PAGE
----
Make sure your child brushes twice a day with fluoride toothpaste, for two minutes, and flosses daily. You can help you child brush and floss until they are 7 or 8.  

Continue going to the dentist every 6 months, unless otherwise advised by their dentist. It may also be a great time to ask the dentist for a protective coating, called a sealant, to keep your kids new adult teeth strong for the long run. Fluoride varnish can also help. 

 

A NOTE ON FLUORIDE: Fluoride is safe and effective, keeping your kid’s teeth strong! Within Solano County, only the cities of Suisun, Rio Vista, and Dixon have non-fluoridated public tap water. If you live in one of these non-fluoridated cities, make sure you and your family have the protection that fluoride can provide for your teeth. Families living in areas with non-fluoridated tap water can buy bottled water with fluoride (ask your grocer if you don’t see it on the shelf). As an alternative, you can ask your dentist for a fluoride varnish treatment, or a prescription for fluoride tablets or drops for you or your child. 

Funded by the Office of Oral Health, CDPH Contract 17-10729. Brought to you by VibeSolano, Solano Public Health and the LA County Dept. of Public Health. Resources adapted with permission from Los Angeles County Public Health’s “Love Your Baby’s Teeth” campaign. If your interested in adapting these materials, please contact LACPH.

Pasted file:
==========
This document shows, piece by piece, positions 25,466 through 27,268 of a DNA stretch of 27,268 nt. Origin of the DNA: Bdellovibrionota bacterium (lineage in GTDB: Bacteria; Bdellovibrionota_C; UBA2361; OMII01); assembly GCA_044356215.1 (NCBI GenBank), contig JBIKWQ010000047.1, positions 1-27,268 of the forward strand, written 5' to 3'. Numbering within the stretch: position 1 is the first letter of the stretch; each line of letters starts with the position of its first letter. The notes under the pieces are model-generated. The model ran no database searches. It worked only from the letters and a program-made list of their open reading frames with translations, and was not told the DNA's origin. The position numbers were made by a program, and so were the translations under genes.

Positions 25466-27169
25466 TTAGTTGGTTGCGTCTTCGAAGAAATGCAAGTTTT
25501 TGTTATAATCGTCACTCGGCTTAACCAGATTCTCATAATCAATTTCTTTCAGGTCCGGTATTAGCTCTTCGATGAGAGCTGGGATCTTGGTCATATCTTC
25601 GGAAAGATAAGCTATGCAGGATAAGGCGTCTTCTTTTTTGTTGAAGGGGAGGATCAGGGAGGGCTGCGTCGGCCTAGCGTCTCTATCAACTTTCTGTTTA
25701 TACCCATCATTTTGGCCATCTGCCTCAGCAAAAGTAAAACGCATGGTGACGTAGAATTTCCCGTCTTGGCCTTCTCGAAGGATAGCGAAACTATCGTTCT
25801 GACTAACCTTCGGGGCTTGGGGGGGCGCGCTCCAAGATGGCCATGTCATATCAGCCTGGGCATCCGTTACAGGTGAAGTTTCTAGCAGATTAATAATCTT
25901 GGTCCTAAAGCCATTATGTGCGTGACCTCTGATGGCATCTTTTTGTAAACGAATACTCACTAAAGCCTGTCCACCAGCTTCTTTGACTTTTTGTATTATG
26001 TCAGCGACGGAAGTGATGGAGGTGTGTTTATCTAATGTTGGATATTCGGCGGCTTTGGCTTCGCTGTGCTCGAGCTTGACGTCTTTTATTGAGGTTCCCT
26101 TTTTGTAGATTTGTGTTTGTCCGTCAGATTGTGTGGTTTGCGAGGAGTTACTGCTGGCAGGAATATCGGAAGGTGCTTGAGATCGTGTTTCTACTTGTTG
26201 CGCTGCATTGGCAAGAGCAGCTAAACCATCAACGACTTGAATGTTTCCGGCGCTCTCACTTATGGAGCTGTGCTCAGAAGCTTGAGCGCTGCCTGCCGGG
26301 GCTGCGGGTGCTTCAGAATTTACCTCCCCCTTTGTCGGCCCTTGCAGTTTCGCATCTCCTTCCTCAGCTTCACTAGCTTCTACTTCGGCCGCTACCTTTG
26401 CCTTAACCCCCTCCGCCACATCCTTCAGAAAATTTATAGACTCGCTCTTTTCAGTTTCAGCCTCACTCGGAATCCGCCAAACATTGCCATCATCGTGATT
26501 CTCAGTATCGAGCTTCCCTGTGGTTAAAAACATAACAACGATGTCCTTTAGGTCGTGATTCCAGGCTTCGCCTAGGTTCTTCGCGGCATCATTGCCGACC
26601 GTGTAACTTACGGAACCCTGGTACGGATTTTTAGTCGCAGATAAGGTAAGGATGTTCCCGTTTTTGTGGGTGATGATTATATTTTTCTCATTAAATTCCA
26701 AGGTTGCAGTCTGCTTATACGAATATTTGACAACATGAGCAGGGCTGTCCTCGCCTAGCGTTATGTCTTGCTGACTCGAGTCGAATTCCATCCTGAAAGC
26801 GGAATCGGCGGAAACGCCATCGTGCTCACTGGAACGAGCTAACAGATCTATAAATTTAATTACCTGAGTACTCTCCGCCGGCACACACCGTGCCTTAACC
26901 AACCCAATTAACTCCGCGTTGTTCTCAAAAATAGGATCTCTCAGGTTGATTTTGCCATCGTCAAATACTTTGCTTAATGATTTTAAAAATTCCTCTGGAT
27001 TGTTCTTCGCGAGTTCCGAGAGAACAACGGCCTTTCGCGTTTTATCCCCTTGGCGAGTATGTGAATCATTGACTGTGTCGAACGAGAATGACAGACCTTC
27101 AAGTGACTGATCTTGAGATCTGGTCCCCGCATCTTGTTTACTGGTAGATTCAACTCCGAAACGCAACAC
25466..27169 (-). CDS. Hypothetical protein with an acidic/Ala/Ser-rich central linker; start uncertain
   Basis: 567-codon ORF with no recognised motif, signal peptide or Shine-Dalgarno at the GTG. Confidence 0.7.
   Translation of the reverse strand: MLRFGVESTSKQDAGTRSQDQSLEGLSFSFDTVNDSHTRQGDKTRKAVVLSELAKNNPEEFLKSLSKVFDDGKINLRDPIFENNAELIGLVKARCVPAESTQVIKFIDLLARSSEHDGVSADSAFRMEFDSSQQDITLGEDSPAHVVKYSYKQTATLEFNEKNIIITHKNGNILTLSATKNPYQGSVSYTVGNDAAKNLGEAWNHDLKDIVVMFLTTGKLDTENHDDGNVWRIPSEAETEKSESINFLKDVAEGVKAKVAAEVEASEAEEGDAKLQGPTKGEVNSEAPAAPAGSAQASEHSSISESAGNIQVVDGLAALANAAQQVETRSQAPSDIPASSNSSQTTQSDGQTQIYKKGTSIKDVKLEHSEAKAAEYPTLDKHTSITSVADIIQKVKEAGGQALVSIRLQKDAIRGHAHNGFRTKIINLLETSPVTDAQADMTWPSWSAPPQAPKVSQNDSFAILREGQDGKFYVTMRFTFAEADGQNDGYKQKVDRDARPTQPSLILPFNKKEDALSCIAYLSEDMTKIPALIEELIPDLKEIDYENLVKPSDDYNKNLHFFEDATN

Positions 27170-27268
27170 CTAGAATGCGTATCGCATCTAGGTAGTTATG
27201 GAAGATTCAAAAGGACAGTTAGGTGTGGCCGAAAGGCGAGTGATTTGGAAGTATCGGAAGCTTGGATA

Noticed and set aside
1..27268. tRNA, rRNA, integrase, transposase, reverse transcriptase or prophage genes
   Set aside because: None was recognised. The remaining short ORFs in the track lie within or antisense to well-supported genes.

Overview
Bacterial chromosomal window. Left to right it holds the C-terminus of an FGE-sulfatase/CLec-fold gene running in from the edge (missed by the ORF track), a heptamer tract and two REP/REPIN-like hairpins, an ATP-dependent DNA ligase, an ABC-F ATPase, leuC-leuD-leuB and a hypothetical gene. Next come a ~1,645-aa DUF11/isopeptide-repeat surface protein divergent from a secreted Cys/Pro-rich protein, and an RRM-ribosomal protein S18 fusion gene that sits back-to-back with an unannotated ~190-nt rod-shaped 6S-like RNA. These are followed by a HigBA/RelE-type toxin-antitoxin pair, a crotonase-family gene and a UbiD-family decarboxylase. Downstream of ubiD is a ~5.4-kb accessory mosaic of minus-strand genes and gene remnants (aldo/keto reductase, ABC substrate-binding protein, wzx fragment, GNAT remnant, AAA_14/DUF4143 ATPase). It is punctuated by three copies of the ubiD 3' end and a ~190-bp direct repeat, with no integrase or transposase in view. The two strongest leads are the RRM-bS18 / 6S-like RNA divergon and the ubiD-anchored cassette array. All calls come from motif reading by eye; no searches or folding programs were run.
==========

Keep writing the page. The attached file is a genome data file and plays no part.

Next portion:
The health of your mouth helps the health of your overall body.

This is a conversation between Juan, a community member, and his provider, Dr. Keana. Many of us have similar situations.

Juan: “What is a healthy mouth?

Dr. Keana: “A healthy mouth, often referred to as good oral health, refers to the entire mouth being healthy. This includes the lips, tongue, teeth, gums, and the entire inside of your mouth. Keeping this part of your body in good health helps keep the rest of you in good health.”

Juan: “How do I get good oral health?”

Dr. Keana: “Good oral health requires more than just brushing and flossing. It requires proper nutrition, physical activity, being tobacco free, and whole-body wellness. There is growing evidence that poor oral health, gum disease, and tooth decay can increase your chances for other chronic diseases such as heart disease.  See your dentist twice a year; brush twice a day; brush and floss before bed; and brush as soon as possible after eating foods that stick to your teeth.”

Juan: “Where can I find more information about oral health?”

Dr. Keana: “Use the links to answer questions about achieving good oral health!”

 

Video / Water fluoridation / Babies / Children / Pregnant Women

Dr. Ben Danieldon, MD and Oral Health</strong

Water Fluoridation

Non-fluoridated public tap water
Within Solano County, only the cities of Suisun, Rio Vista, and Dixon have non-fluoridated public tap water. If you live in one of these non-fluoridated cities, make sure you and your family have the protection that fluoride can provide for your teeth. Families living in areas with non-fluoridated tap water can buy bottled water with fluoride (ask your grocer if you don’t see it on the shelf). As an alternative, you can ask your dentist for a fluoride varnish treatment, or a prescription for fluoride tablets or drops for you or your child.

 

Babies

 

When to start brushing
As soon as baby teeth appear, you can start brushing. Let your toddlers brush along with you when they want to be just like mommy and daddy. Babies can start to see a dentist as soon as their teeth start to come in.